Monday, November 26, 2012
Friday's Nightmare Interview with Todd Stein for BRM Festival
By Paul Marino
What was the experience of playing the concert like?
Playing the fest was pretty fun. It was interesting to have these elements of a bigger, festival-style show (like having pictures taken of us both playing and just hanging out, or even doing this interview related to it) but at the same time, it had the feel of a normal local show because we were at Killmeyer's. We knew the people in the other bands and we knew a lot of the people in the crowd too. That said, it was also cool to look out and see that there were some new faces there. Plus, chicken fingers and onion rings from Killmeyer's. So all in all, it was a good day.
How do you feel about Broken Records Magazine, and why is united Staten Island music important?
The idea of something like Broken Records Magazine is cool because it covers such a wide spectrum in terms of the artists they cover, so it offers readers with chances to be exposed to new music they probably wouldn't hear otherwise while also being able to catch up on the bands they like. Someone looking at the magazine or website will see, like, Phillip Phillips or Comeback Kid (just those two alone give it the feel of having something for everyone), but then they'll find local bands like us or even national-level bands they might not know (like in my case, I had no clue who the Royal Guard were until I saw the interview). The local/unknown band aspect is especially helpful for bands from Staten Island because it provides us with a new way to be exposed to a larger audience. In a lot of ways, Staten Island really is an insulated community where everyone knows each other, which is especially evident in the music scene. It's very difficult to break out from the island and be able to get attention in new places like Manhattan, Brooklyn or New Jersey because people who are not part of our scene usually don't find out about the music being made here, so it's hard to be able to go to these new areas and draw people out.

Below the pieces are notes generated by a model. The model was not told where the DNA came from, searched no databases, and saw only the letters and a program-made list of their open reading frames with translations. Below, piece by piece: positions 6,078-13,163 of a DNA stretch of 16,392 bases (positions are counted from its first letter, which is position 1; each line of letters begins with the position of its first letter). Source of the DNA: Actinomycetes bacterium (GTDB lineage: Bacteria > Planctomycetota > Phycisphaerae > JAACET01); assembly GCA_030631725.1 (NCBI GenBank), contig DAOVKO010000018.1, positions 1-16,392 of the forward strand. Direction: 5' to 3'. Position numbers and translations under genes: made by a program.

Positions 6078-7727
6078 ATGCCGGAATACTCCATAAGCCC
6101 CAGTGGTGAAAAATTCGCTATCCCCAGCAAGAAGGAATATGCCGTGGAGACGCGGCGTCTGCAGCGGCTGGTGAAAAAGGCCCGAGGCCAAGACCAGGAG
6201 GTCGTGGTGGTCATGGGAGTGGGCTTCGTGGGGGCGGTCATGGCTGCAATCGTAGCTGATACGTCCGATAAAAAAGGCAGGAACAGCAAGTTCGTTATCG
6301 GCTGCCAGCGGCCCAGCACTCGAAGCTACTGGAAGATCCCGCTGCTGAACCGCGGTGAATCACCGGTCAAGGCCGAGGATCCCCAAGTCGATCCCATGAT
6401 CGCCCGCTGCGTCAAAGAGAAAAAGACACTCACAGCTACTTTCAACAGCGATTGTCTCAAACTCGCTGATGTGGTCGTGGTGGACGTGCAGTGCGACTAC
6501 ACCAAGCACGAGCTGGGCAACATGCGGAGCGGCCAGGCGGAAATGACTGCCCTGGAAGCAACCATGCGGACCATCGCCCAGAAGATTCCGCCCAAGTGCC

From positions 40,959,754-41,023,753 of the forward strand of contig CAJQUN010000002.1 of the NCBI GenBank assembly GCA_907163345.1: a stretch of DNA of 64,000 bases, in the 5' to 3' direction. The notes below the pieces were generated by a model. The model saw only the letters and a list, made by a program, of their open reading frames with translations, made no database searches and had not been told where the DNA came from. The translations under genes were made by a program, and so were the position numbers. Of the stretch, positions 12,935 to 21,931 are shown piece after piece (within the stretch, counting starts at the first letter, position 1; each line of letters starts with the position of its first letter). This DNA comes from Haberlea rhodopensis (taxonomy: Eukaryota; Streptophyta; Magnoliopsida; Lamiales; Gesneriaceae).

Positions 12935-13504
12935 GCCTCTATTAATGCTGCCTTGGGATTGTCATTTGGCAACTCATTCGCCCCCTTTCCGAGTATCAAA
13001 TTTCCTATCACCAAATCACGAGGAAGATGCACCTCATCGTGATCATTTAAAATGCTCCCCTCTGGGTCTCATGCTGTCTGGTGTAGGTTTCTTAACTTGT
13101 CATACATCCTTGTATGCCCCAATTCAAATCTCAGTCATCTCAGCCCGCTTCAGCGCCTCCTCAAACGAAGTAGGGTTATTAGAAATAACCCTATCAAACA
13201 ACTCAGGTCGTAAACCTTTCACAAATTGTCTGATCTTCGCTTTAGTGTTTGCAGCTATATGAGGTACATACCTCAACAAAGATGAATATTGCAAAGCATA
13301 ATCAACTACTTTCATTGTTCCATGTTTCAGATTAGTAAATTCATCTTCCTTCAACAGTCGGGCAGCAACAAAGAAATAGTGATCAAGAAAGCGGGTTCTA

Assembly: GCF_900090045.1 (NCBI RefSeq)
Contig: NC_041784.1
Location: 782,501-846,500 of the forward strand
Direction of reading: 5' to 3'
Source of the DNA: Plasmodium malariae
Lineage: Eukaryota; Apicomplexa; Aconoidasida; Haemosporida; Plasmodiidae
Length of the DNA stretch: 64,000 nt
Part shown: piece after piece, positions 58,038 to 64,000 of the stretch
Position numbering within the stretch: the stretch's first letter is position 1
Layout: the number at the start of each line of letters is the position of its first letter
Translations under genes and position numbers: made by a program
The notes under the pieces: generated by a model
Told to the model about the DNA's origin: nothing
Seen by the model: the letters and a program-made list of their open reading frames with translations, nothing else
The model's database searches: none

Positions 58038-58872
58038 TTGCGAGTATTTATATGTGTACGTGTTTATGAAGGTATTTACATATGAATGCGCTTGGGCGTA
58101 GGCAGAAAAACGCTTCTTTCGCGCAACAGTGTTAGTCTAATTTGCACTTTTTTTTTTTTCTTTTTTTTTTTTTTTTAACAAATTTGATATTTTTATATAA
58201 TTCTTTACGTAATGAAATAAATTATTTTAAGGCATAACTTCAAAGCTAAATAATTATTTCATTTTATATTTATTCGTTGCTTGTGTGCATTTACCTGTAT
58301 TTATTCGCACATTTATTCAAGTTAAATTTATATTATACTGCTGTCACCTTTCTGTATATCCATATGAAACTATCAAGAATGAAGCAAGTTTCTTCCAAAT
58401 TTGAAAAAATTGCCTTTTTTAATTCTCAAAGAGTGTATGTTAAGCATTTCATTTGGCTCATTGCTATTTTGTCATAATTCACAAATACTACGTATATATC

In shorter words, bands need a fan-base, not just where they're based but in other places, and being able to appear in any sort of publication is a great start, but the fact that it's one that people may already go to explore music familiar to them is even more helpful, because then we have the chance to catch their eye as they're reading about an artist they like and be listened to. The fact that we are so insulated and have these struggles to be known is why a united Staten Island music scene is important. In some ways, all we really have is each other. Although recently we've been getting nationally-known punk bands to show up and play here, for the most part we play to each other. Getting bands with more recognition is difficult because Staten Island is really a hassle to get to for many people. Why would a well-known indie band want to play here over Brooklyn and Manhattan, if they know that fans based in those boroughs wouldn't be willing to deal with traveling here in order to see them (save for the most rabid ones), or if they don't think they have many fans here? So since many of our shows are going to consist of us playing our local spots with fellow bands who we often share the stage with, why wouldn't we want to unite, and help each other out, and support each other? It would only yield positive results. Establishing a united community would mean more people coming to shows (not even just in support of a friend's band, but because there's an actual show going on), more growth musically (an audience is necessary for that because you can find out what they enjoy about you and what you might need to change in your songs), more growth in terms of a fan base, more chance of then being able to have that community with you when playing elsewhere, more chances to break out, and more chances to draw attention to Staten Island and the music being created there, which means more exposure for the bands starting here that desperately need it.